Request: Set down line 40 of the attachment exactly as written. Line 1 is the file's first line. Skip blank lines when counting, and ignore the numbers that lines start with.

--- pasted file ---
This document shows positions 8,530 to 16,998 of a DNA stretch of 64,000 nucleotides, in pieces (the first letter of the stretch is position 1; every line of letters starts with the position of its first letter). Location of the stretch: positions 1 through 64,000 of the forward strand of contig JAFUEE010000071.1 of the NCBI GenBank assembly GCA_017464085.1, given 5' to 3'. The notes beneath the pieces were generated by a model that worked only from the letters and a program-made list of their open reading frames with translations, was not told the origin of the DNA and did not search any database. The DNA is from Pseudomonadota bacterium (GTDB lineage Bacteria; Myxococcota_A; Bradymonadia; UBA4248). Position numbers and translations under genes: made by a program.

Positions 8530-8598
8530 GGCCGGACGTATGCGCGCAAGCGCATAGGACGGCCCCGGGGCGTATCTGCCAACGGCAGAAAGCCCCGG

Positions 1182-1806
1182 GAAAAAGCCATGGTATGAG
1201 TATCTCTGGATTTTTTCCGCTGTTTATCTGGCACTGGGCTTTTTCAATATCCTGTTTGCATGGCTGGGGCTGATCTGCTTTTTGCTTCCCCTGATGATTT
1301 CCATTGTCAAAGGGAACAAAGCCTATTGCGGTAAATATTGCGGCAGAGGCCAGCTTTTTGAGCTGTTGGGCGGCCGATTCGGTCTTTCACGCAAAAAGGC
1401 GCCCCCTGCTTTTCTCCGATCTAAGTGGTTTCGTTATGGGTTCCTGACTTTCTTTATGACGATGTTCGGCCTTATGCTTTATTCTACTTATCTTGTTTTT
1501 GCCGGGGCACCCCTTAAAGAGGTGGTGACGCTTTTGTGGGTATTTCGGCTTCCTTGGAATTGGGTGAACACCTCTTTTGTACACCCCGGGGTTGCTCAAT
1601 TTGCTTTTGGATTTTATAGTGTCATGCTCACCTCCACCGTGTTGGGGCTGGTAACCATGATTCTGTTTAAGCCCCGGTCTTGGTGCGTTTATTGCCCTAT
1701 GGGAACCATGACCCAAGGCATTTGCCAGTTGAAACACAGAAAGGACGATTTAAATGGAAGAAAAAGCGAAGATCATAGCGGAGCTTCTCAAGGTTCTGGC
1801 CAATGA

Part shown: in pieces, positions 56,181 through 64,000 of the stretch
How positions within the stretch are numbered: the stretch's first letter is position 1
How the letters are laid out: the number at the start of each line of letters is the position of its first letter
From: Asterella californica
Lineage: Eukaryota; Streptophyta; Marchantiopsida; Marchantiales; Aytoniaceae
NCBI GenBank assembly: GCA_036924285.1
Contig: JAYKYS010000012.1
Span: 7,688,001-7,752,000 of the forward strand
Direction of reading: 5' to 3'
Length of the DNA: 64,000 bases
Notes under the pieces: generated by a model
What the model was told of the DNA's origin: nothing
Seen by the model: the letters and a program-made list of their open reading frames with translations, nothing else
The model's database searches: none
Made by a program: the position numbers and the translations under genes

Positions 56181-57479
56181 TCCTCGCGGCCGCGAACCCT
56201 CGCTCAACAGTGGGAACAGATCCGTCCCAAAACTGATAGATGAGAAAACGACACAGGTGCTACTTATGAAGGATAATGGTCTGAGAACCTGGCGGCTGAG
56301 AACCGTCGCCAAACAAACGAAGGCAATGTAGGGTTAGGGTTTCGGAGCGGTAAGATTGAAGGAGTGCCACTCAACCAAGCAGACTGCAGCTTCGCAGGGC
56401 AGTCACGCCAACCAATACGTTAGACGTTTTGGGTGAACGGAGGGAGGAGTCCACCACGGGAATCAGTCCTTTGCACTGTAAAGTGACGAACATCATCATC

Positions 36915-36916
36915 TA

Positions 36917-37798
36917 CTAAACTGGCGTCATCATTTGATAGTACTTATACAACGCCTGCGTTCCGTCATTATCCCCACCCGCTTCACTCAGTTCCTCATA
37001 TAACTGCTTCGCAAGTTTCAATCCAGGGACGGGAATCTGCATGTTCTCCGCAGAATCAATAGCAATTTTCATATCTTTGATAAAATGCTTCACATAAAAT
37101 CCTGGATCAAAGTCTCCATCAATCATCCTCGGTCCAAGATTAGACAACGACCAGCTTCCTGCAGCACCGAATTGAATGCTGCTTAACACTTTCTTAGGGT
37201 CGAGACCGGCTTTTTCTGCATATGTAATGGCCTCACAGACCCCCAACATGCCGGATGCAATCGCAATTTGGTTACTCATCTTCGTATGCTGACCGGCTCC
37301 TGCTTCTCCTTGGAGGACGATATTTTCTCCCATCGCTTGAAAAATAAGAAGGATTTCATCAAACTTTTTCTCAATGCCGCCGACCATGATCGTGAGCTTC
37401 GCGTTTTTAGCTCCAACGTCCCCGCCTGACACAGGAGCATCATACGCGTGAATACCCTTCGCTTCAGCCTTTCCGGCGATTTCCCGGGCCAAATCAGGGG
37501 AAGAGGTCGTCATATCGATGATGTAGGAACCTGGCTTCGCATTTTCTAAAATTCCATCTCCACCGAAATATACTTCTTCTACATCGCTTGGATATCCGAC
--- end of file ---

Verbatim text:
37301 TGCTTCTCCTTGGAGGACGATATTTTCTCCCATCGCTTGAAAAATAAGAAGGATTTCATCAAACTTTTTCTCAATGCCGCCGACCATGATCGTGAGCTTC